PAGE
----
A long time ago, at the dawn of the Atomic Age, a succession of no-good punks and ill-mannered teenagers took the best of American roots music — hard-partying honky tonk country, searing gutbucket blues and lonesome hillbilly twang — and distilled it into a potent moonshine known as rockabilly. This combustible formula, passed down through the generations, forms the heart of the revved-up stylings of Delilah DeWylde.
Delilah DeWylde got her start in 2004. Just like rockabilly originators Johnny Cash, Bill Haley and Carl Perkins, this Michigander cut her teeth on steel-guitar driven country in the style popularized by Hank Williams, Ernest Tubb and Webb Pierce. But the draw of the big beat was irresistible, and over time the band’s approach has become sharper and tighter. Not self-consciously retro, Delilah remains committed to hand-crafted American music that stands at the crossroads of creativity and craftsmanship, liberally drawing from honky tonk country, rockabilly and surf music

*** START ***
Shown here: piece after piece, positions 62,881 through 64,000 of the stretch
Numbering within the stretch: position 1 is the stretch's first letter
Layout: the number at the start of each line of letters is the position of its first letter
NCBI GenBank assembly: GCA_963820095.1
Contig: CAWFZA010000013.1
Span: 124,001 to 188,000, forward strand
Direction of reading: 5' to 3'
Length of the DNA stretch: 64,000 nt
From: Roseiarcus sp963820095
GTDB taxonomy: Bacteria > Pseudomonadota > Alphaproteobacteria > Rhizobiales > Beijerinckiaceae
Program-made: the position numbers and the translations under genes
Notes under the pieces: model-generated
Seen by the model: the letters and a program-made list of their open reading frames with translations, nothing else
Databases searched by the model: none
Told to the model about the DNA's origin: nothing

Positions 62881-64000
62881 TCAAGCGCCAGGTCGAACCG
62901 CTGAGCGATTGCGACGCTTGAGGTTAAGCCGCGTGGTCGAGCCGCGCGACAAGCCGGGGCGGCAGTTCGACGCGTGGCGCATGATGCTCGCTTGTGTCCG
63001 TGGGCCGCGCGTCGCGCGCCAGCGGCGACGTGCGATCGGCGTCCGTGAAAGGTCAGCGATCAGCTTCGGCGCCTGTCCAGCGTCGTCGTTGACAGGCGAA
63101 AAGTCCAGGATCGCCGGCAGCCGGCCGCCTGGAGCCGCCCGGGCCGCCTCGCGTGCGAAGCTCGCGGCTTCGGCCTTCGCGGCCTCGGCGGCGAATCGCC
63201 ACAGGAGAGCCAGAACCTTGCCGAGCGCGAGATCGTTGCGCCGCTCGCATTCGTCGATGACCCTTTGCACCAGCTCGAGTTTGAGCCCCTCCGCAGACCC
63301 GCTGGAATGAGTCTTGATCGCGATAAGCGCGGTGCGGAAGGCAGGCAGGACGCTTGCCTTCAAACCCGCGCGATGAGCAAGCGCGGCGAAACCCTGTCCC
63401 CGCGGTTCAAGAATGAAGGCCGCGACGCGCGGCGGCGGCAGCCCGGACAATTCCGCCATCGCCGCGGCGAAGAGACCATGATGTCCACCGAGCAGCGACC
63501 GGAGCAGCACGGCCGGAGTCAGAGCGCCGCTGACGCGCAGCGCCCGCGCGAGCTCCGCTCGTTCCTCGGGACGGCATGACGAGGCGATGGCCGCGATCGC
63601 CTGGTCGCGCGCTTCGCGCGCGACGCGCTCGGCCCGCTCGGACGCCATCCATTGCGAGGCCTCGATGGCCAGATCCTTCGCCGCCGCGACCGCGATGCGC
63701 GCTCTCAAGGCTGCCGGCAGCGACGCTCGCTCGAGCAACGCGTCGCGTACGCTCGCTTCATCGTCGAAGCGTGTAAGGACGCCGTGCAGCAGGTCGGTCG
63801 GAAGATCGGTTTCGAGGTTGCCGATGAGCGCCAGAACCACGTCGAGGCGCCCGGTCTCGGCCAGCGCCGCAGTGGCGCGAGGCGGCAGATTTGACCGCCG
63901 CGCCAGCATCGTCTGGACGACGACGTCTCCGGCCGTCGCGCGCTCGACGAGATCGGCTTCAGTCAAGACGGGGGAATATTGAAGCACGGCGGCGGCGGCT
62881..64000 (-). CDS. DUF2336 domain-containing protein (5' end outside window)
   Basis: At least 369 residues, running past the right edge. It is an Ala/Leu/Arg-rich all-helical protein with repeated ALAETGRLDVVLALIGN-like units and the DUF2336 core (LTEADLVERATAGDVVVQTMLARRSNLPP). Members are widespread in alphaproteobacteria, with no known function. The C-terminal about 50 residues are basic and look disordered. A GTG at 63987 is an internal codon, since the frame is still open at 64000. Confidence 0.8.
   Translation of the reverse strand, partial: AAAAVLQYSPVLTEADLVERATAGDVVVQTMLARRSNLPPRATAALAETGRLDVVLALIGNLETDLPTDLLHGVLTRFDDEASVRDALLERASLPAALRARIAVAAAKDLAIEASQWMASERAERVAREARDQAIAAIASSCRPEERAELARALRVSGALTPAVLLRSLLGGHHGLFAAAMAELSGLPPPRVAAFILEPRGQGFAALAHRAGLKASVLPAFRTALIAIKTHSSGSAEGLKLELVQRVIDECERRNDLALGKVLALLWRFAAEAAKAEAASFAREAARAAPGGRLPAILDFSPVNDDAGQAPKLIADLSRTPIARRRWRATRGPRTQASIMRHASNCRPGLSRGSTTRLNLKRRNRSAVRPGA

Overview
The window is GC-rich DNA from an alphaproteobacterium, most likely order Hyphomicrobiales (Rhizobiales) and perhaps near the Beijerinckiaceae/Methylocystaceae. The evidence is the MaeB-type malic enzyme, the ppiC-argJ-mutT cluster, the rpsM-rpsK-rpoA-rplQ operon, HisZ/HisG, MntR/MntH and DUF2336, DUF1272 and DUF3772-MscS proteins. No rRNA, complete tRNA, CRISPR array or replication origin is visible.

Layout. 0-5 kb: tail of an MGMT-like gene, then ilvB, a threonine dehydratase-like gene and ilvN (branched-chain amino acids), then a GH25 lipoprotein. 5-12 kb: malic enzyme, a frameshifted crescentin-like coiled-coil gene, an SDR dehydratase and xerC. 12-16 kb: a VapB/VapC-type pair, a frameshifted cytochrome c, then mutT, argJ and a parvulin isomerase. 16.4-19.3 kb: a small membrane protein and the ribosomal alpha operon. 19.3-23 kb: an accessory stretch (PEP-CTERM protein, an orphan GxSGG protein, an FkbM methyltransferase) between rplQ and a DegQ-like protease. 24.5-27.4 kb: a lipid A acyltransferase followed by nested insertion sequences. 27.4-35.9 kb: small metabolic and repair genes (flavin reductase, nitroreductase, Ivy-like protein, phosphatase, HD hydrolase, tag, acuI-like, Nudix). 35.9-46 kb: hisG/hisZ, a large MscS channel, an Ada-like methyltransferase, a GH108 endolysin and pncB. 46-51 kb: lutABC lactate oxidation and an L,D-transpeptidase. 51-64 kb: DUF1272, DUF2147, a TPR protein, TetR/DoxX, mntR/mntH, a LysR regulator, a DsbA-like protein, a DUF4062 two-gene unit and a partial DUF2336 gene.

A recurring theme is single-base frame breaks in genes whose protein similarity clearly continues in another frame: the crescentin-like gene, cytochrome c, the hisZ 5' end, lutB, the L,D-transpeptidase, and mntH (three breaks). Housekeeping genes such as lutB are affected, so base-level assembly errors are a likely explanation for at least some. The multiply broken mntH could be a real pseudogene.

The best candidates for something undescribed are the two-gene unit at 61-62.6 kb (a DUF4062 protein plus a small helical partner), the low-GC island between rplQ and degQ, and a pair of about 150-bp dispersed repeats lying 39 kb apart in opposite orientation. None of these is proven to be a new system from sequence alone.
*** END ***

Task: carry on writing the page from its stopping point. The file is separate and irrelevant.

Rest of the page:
Bandleader Delilah DeWylde (upright bass/lead vocals) is veteran of the West Michigan music scene and an alumna of rockabilly institution DangerVille. Her out-sized stage presence is the centerpiece of the show — one minute singing sweetly, the next slapping her bass into submission.
Next to the sound and fury of Miss Delilah stands cool character Lee Harvey on electric guitar. His serious demeanor on-stage reveals his reverence for the precision and technique of the “original” guitar gods—the likes of Paul Burlison, Billy Byrd, Cliff Gallup, Grady Martin, Dick Dale, Luther Perkins, Scotty Moore and Don Rich.